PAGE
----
Complacency in compliance is a cancer on a company’s culture. Woody Allen said it best in Annie Hall:

A [compliance program] relationship, I think, is like a shark. You know? It has to constantly move forward or it dies. And I think what we got on our hands is a dead shark.

Here is the video clip of the scene: here

When a Chief Compliance Officer checks off the company’s ethical culture as satisfied by: (1) a corporate code of ethics; and (2) training on the corporate code of ethics, the company has a brewing or festering problem. The company’s culture is being ignored or allowed to deteriorate.

There is nothing worse than a CCO who has a narrow, check-the-box mentality when it comes to the critical corporate culture. A real and effective corporate culture is one that has been embraced and understood by every executive, manager, and employee at a company. It is evident from the pride of a company to the collaboration of key constituencies to promote overall success at the company.

Compliance and business leaders struggle with the problem of how to create a culture of compliance. The answer, which requires further definition, is fairly simple – you conduct yourself consistent with the culture. A CEO knows how to act to promote the company’s culture and needs to do so consistently and reliably.

Managers and employees are well aware of the CEO’s behavior. Everyone looks to the company’s leadership at the board and the CEO to demonstrate and exemplify the company’s values. When the board or the CEO fall short, you can rest assured that the impact on the overall corporate culture is significant.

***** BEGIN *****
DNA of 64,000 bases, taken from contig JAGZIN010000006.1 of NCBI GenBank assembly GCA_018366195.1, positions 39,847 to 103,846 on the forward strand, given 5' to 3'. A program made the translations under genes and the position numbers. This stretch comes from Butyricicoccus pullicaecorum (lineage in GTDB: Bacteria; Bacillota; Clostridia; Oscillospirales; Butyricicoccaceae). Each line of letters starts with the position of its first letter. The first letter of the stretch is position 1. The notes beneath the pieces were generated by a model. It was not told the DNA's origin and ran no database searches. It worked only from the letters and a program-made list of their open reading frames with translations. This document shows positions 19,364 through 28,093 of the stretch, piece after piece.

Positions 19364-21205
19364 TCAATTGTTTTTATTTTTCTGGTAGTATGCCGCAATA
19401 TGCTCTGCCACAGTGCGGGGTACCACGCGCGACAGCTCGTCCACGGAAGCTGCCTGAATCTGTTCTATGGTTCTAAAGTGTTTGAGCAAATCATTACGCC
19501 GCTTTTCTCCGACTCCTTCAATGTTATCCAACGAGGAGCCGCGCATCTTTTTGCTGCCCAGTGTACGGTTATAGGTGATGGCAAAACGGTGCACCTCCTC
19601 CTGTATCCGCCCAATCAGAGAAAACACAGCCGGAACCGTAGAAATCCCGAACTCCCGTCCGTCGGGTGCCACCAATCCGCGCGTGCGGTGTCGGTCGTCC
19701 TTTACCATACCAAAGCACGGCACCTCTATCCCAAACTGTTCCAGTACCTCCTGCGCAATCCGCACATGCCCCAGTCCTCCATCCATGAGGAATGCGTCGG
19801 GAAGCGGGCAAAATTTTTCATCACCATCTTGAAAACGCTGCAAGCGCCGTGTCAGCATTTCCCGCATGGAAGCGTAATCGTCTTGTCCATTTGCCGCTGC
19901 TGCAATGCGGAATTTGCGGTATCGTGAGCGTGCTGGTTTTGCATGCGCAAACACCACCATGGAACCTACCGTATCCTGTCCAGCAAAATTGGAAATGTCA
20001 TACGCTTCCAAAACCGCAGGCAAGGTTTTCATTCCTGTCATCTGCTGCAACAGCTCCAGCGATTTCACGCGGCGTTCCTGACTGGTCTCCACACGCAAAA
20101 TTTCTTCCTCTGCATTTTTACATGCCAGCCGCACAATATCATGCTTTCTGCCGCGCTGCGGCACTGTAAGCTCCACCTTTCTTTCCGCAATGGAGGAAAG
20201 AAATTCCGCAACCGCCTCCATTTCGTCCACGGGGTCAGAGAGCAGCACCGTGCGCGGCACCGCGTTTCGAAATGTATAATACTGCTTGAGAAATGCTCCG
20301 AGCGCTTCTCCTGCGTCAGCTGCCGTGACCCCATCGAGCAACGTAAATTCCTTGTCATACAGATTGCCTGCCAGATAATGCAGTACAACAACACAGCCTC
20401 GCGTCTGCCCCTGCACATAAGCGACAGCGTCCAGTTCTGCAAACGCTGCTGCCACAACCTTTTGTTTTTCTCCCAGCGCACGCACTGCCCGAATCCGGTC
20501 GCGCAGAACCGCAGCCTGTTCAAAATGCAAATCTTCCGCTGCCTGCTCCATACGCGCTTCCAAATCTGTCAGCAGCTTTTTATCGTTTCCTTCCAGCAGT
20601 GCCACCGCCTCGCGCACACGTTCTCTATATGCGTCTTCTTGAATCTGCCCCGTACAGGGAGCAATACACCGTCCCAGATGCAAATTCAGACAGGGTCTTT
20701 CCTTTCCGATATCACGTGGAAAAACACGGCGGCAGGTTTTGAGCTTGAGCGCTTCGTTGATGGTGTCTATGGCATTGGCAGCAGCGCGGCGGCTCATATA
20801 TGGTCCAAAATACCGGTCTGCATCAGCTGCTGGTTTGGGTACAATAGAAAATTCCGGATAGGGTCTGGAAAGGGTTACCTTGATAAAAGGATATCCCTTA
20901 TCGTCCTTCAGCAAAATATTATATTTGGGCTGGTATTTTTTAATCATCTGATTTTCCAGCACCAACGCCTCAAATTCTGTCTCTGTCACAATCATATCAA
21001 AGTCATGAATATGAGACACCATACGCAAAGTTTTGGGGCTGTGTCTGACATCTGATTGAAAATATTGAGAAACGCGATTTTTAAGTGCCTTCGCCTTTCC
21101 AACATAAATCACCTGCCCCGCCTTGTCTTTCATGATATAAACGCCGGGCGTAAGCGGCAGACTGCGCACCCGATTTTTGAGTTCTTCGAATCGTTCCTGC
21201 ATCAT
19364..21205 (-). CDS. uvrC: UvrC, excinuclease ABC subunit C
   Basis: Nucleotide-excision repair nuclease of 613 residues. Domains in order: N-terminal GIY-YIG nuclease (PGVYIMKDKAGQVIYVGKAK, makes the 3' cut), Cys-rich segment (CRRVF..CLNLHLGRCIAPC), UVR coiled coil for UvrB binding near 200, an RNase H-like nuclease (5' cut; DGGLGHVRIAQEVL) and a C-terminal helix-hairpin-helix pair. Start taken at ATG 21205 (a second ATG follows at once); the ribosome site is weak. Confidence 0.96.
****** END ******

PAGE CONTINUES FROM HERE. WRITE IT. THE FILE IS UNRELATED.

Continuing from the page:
Conversely, when the board and/or the CEO take affirmative steps to act in accordance with the culture, the power of communication, rumor, folklore, and internal reporting is powerful. What do I mean?

Symbolic acts by our leaders have forever been used as a galvanizing means of communications and influence. When a CEO stands in front of a town meeting of employees, recites relevant portions of the company’s code of conduct (or carries the code of conduct), and urges employees to report employee concerns, such actions have a powerful influence on a company. The research around this issue shows that the most important determinant of company culture is action – not training, and not simply having a code of ethical business conduct.

Knowing this, a CCO has to make sure that the CEO can carry out this function. A CEO has to understand the importance of his/her own actions to communicating and ultimately implementing an effective culture of compliance in the company. The motivation for such actions cannot be limited to avoiding government enforcement or shareholder litigation, but also to unleashing positive financial and productivity behaviors by company managers and employees.

CEOs and CCOs have a very tough assignment these days since cynicism is the prevailing tone of individual behaviors. The US public, for example, does not believe strongly in its government or its institutions. The same can easily be said for a company’s culture. CEOs and CCOs have to recognize this tone and overcome it by giving managers and employees something to believe in, something to dedicate themselves to, and hopefully bring meaning to their work, their careers and their future. It sounds like a tall order for CEOs and CCOs but, in my view, the audience is hungry for something to believe in, and company culture can be a powerful substitute for government and US institutions.